Creating a disciplinary and grievance procedure

A good, well-communicated procedure gives managers guidelines for what to do when things go wrong. The vast majority of workplace issues can and should be dealt with during day-to-day management. It is only when that fails to resolve the problem that it is necessary to turn to the procedure.

There is no such thing as a statutory disciplinary process. Instead, the law requires employers to provide employees with a written statement of their disciplinary and grievance procedures, which includes the activities that might lead to dismissal. This statement (or where it can be found) forms part of the statutory statement of particulars that all employees should receive within two months of starting employment so the legal requirement comes at the start of the employment relationship. The statement of disciplinary and grievance procedures must include the name of the employee they can go to if they are unhappy about a decision under the procedures. Failure to provide these documents can result in the employee being awarded two to four weeks’ pay on top of any other award if they are successful in an employment tribunal.

Formulating a disciplinary policy

A disciplinary policy must be fair and it must meet the needs of your organisation. The Acas Code of Practice (see below) suggests that employers should work with employees and, where appropriate, their representatives to develop the rules and procedures. It stresses that any procedure should be fair and transparent. As well as looking at the types of behaviours you don’t want to see, you also need to look at what response such behaviour would elicit. This varies from gross misconduct, which is conduct that is so serious it makes any future employment or trust impossible – criminal offences such as fraud or fighting might come into this category – to issues that can be dealt with informally. Acas recommends that employees are provided with examples to show the types of behaviour that could result in dismissal.

In most cases disciplinary issues should be dealt with informally by the line manager as they have the day-to-day contact with the employee that enables them to prevent a minor issue escalating into something more serious. This means that line managers must be sufficiently skilled to have the confidence to initiate these types of conversation.

For managers the policy should answer questions such as:

• what to do if a member of staff produces such poor work that it affects the whole department, no matter how much training and coaching they are given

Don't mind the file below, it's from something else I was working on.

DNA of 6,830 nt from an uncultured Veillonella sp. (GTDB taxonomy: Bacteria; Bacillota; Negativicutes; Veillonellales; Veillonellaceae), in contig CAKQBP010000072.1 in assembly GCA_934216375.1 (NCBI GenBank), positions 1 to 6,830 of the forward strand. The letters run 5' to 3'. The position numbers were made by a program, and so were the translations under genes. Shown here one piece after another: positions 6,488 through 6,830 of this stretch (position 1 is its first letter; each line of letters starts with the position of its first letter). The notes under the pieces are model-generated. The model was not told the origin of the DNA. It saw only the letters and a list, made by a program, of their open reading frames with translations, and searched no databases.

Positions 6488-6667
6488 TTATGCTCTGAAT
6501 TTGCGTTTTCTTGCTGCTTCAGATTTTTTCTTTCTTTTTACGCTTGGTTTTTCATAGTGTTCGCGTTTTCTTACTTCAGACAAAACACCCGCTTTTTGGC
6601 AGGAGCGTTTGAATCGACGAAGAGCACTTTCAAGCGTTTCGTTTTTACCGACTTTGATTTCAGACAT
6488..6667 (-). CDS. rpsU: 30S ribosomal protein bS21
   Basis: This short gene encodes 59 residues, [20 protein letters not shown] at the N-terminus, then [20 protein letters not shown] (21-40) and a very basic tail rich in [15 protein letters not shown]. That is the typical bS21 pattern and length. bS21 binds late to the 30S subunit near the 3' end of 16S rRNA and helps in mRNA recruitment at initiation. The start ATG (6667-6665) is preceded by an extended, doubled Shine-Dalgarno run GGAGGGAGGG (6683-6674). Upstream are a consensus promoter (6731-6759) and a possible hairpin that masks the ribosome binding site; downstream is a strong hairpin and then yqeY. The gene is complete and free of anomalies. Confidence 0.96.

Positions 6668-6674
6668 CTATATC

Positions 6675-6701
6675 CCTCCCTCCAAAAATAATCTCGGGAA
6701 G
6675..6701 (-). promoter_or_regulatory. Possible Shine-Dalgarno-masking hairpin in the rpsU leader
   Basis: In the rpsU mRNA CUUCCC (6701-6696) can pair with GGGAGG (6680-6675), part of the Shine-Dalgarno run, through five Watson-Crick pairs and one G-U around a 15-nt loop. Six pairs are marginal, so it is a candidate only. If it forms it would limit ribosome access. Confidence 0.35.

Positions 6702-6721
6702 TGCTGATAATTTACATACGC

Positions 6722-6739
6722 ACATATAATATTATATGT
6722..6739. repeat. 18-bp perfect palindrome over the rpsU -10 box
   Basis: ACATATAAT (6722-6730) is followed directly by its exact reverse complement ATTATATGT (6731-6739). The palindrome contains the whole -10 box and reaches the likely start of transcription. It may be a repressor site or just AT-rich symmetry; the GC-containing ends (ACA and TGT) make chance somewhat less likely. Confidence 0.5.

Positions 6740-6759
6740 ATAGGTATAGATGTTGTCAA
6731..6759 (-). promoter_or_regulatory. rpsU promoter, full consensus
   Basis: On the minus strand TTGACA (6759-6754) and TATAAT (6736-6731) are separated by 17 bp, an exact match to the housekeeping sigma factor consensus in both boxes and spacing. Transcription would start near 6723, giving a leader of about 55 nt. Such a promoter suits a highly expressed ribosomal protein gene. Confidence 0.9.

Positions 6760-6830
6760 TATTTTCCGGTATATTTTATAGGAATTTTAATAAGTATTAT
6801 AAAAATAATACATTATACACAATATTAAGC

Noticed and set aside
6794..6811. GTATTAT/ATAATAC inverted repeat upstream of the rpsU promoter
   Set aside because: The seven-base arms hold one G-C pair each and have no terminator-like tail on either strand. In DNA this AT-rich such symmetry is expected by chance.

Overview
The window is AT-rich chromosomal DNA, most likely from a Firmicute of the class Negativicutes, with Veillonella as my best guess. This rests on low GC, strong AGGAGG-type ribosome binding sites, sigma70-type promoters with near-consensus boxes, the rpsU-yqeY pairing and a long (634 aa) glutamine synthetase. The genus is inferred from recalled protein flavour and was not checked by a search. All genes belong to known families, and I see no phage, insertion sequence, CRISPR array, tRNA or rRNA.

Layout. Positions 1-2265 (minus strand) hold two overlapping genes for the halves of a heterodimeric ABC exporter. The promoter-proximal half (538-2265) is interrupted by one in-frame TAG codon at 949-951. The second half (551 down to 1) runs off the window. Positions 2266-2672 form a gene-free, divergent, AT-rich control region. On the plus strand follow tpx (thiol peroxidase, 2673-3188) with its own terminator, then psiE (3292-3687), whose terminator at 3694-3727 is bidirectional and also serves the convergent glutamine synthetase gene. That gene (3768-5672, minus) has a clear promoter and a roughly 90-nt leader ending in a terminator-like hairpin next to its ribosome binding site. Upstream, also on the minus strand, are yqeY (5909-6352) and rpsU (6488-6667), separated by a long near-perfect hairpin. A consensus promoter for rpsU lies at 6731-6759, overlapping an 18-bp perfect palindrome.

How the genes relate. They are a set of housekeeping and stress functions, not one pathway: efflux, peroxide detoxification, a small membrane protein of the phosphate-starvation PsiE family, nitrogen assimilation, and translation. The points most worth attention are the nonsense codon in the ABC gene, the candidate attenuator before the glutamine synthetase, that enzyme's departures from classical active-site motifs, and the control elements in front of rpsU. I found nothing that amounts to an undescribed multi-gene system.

• what to do if someone is persistently absent due to sickness

• what to do if someone is always late without good reason

• how to get staff to resolve issues.

For employees, it should clearly state the necessary steps to take if they face disciplinary action or have a grievance.

The courts may use your disciplinary policy as evidence to show how you view a particular activity or issue. If your policy states that for a particular activity any action taken would fall short of dismissal and you then dismiss someone for that activity, you could find that dismissal being viewed as unfair.

Your disciplinary and grievance procedure should comply with the requirements set out by the comprehensive Acas Code of Practice on Disciplinary and Grievance Procedures which came into force on 11 March 2015. The Code is not statutorily binding but is taken into account by tribunals when dealing with claims.

Tribunals can make an ‘uplift’ (increase of the amount awarded) of 25% to the award for failure to follow the Code. Also, if it is felt that the employee has not followed the Code, their award may be reduced by 25%. The Code gives broad principles rather than stringent rules but there are still issues: for example employers are required to deal with issues ‘promptly’ but does ‘promptly’ mean a week or a month? A Court of Appeal decision says that the more serious the consequences of dismissal for an employee, the more careful the investigation must be, so ‘promptly’ may be a longer period in some cases than in others.

As well as the Code, Acas also produces the Acas Guide to Discipline and Grievance in the Workplace (available from its website), which includes rules for small organisations. Please note that tribunals are only obliged to have regard to the Acas Code of Practice on Disciplinary and Grievance Procedures.

It is important to note that the Acas Code of Practice does not apply in redundancy cases (article 181 onwards).

Writing a disciplinary policy

Stage 1 – identify behaviours that might lead to disciplinary procedures

• health and safety breaches

• performance

• absence

• personal appearance

• use of company equipment

• time keeping

• smoking on or near the premises

• consumption of drugs and alcohol

• discrimination,bullying and harassment

• inappropriate use of social media in the workplace.

Stage 2 – identify examples of behaviours you don’t want and rank them according to seriousness.

Stage 3 – identify the types of disciplinary actions you might take

• word from line manager (most common)

• formal meeting

• official warning

• final warning

• dismissal (rare, only in cases of gross misconduct or after all other stages are exhausted).

Stage 4 – match the action to the seriousness of the behaviour

• make sure it answers managers’questions.

Stage 5 – write it in plain English and make it available

• let employees know where they can find it

• provide the name of the person (or persons, depending on the size of the organisation) they can appeal to.